Cannes Q&A: Terence Davies
Writer-director Terence Davies is famously uncompromising in his filmmaking, which has led, at least in part, to his difficulties in securing funding. But with Davies it can almost certainly be argued that it's about quality rather than quantity, with four films to his name in 20 years. His work is infused with personal emotional experience and often explores homosexuality and his own experiences both as a gay man and a Catholic growing up in Liverpool. Davies talked to The Hollywood Reporter's U.K. bureau chief Stuart Kemp about turning his hand to documentary filmmaking, letting other people read his poetry and traveling to Cannes to see his latest screen venture unspool.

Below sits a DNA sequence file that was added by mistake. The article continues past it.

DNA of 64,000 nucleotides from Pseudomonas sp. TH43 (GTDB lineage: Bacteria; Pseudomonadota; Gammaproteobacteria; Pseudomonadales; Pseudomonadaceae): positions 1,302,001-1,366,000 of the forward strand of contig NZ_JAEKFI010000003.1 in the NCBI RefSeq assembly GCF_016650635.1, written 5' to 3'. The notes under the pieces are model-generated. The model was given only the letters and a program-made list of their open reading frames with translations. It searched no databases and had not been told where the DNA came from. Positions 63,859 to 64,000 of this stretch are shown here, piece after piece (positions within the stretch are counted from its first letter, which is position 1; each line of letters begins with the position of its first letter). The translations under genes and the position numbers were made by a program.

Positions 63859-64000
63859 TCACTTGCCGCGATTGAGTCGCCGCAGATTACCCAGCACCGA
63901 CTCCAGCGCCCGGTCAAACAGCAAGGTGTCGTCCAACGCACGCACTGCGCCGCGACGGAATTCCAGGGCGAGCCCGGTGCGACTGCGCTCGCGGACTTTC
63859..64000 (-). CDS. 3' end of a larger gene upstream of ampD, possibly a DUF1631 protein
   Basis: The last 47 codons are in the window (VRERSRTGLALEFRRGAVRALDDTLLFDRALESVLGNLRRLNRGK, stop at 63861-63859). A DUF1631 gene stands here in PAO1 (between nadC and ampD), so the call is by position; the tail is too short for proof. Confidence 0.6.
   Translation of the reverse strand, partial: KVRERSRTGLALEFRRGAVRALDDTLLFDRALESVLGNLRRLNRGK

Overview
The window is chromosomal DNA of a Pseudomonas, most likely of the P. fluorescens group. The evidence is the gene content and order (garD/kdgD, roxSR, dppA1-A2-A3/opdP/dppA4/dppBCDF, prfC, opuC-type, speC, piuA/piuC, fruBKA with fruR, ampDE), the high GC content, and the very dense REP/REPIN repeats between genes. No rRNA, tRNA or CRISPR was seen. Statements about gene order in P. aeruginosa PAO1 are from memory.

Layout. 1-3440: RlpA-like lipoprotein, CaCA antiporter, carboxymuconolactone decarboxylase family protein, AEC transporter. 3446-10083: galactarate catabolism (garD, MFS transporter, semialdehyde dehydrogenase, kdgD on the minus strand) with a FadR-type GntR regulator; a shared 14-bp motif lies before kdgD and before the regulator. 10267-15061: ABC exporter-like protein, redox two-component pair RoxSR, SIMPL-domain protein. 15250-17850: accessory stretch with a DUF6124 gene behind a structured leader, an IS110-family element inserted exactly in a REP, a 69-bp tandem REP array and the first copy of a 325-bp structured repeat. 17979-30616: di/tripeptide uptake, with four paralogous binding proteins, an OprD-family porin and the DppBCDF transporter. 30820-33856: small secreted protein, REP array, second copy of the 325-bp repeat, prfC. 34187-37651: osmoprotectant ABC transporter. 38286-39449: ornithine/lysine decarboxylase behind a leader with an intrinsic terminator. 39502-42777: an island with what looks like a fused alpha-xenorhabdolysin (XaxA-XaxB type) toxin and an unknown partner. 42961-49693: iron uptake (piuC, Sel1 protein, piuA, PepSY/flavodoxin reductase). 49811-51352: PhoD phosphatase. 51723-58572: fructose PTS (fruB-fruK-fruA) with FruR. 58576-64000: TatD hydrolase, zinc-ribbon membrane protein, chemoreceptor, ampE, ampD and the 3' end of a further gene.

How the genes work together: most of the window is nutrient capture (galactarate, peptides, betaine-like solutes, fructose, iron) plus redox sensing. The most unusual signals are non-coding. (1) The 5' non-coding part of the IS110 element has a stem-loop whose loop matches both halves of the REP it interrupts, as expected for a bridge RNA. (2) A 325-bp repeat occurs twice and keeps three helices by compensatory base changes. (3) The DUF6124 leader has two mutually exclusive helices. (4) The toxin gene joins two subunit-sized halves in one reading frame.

The Hollywood Reporter: How different is putting together a documentary to making a fictional piece?
Terence Davies: It has the same aesthetic but it is the practical things that are very different. In fiction you clear everything (rights) before you start shooting. I'd never (made a documentary) before which was hugely exciting. A documentary emerges over time as you make it. You find a subtext, or rather the subtext finds you.
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